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The biggest show in town
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As you are reading this at least a dozen people are probably still at California State University, Stanislaus sweeping up peanuts from the circus that was the Sarah Palin event.

On Friday our peaceful town was invaded by the crazies — and I’m not talking about Palin.

Everyone knew that the recent tensions around former Alaska governor and vice presidential candidate Palin being the keynote speaker at the university’s second 50th anniversary gala was bound to come to a head on the night of the event. But for some reason, I thought it would be anticlimactic.

Instead, I awoke Friday morning to an invasion of the broadcast media. I live near the university, so there was no way I could avoid the news vans sporting 20 feet tall satellites.

While stopped at a red light on Monte Vista and Dels Lane, my daughter was shouted at by the protestors and waved to by the cameramen. She called me soon after to ask what the heck was going on at CSUS.

I don’t know what it is about a television camera that makes people act insane, but whenever a broadcast reporter sticks a microphone in someone’s face they will inevitably say the most bizarre thing. There were plenty of cameras and microphones around town on Friday, ratcheting up the tension with the anti-Palin and pro-Palin protestors.

I remember a time when there was never a cause to say the words “Turlock” and “protest” in the same sentence. A quite boring burg this town was, until the recent cuts to education and, of course, Palin being asked to speak at a fundraiser.

Some of the anti-Palin protestors carried expected signs decrying the Cal State Stanislaus Foundation’s poor choice ­– in their opinion - of a gala speaker. Others were a little more baffling. I’m not quite sure what Ms. Palin’s breasts have to do with her speaking abilities, but at least one protestor took issue.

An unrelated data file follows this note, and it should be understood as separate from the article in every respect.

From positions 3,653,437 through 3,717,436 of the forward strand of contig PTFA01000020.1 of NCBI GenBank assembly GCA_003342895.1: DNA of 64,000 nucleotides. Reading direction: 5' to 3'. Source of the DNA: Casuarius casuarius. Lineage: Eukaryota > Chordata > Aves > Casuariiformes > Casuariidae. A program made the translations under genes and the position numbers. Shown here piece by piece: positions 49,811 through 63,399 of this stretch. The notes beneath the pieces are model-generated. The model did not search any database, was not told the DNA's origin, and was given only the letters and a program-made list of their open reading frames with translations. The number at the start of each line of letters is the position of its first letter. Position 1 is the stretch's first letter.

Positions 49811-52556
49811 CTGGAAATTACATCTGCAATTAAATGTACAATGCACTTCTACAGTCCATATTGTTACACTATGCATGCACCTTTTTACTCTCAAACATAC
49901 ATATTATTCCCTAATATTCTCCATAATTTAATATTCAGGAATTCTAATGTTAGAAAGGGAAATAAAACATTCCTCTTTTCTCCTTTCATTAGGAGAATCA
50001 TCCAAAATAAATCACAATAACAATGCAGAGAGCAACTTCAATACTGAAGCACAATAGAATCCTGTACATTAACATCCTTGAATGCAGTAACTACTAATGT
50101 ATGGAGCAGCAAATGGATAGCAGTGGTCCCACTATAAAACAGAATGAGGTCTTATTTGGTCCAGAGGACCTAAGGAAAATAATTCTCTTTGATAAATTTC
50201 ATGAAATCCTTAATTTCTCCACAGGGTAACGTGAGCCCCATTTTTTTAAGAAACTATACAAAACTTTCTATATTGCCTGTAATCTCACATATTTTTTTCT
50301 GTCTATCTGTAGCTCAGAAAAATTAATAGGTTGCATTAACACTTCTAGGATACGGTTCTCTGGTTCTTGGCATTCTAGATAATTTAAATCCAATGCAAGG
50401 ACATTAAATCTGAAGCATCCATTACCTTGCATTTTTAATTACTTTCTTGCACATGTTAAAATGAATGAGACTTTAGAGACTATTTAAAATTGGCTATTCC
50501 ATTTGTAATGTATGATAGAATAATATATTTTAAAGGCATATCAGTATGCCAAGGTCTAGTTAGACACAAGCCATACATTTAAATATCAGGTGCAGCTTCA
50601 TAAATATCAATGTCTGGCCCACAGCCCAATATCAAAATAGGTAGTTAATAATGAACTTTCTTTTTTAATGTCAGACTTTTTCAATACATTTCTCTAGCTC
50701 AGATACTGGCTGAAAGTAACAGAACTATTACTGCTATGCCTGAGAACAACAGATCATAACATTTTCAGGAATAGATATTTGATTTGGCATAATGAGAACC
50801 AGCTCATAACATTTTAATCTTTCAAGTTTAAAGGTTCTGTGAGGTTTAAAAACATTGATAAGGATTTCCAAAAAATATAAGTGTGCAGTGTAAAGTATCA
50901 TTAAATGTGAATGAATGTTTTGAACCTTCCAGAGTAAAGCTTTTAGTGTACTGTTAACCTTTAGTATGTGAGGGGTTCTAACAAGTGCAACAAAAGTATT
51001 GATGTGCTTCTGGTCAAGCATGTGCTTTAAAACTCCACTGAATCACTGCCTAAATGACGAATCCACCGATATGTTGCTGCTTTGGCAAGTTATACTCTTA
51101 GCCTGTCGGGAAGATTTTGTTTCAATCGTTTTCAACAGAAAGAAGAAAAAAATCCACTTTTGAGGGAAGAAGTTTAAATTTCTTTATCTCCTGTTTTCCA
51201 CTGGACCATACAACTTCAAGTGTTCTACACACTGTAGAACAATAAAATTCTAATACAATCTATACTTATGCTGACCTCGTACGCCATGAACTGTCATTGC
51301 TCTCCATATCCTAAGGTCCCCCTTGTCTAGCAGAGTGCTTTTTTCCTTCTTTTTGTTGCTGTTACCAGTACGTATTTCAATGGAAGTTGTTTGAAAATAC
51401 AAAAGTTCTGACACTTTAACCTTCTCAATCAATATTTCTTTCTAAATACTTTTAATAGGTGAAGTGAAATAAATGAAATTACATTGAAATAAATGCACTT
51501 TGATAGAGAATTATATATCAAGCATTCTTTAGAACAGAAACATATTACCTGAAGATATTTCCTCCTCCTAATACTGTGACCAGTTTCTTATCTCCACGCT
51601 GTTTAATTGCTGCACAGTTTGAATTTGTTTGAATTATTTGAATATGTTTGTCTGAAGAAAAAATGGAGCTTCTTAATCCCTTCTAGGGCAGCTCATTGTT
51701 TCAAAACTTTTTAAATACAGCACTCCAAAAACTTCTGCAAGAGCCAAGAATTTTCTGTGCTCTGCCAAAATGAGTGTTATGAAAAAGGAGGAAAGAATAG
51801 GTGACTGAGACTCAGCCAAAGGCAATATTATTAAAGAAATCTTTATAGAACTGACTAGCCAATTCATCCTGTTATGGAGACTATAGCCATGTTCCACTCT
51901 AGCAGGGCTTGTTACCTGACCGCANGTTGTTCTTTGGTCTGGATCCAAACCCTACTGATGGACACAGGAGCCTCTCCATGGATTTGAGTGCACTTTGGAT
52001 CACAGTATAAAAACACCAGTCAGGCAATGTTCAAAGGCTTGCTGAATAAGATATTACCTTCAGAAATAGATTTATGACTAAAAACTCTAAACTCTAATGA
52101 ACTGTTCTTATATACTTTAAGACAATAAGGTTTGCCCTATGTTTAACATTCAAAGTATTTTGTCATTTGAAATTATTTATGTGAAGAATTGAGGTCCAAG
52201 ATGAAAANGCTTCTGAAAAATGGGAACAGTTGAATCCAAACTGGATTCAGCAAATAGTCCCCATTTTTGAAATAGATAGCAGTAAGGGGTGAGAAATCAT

Frankly, I was surprised by the turnout of pro-Palin protestors. I guess I figured that by buying a ticket to the event, you were supporting Palin and the foundation’s decision to ask her to speak. But lo and behold, there were plenty of “We support Palin” signs at the university Friday.

At one point Friday afternoon, Journal reporter Maegan Martens was sure that the anti-Palin and pro-Palin groups were going to get physical. As far as we know, the rallies never got violent.

The university and city police departments on hand appeared to have a good handle on the crowd, stepping in only when necessary and providing explicit guidelines to all protestors about what was considered appropriate behavior.

And as of 11:30 p.m. on Friday, there were no acts of terrorism directed at Ms. Palin or the anti-Palin groups, making for a positive end to something could have gotten out of control very easily.

I doubt that any of the regional or national media outlets that descended upon Turlock on Friday will stick around for a cup of coffee at House of Java or a piece of Latif’s famous pies. But I say good riddance.

Without the lure of video cameras and microphones, local citizens may actually return to normal.

To contact Kristina Hacker, e-mail or call 634-9141 ext. 2004.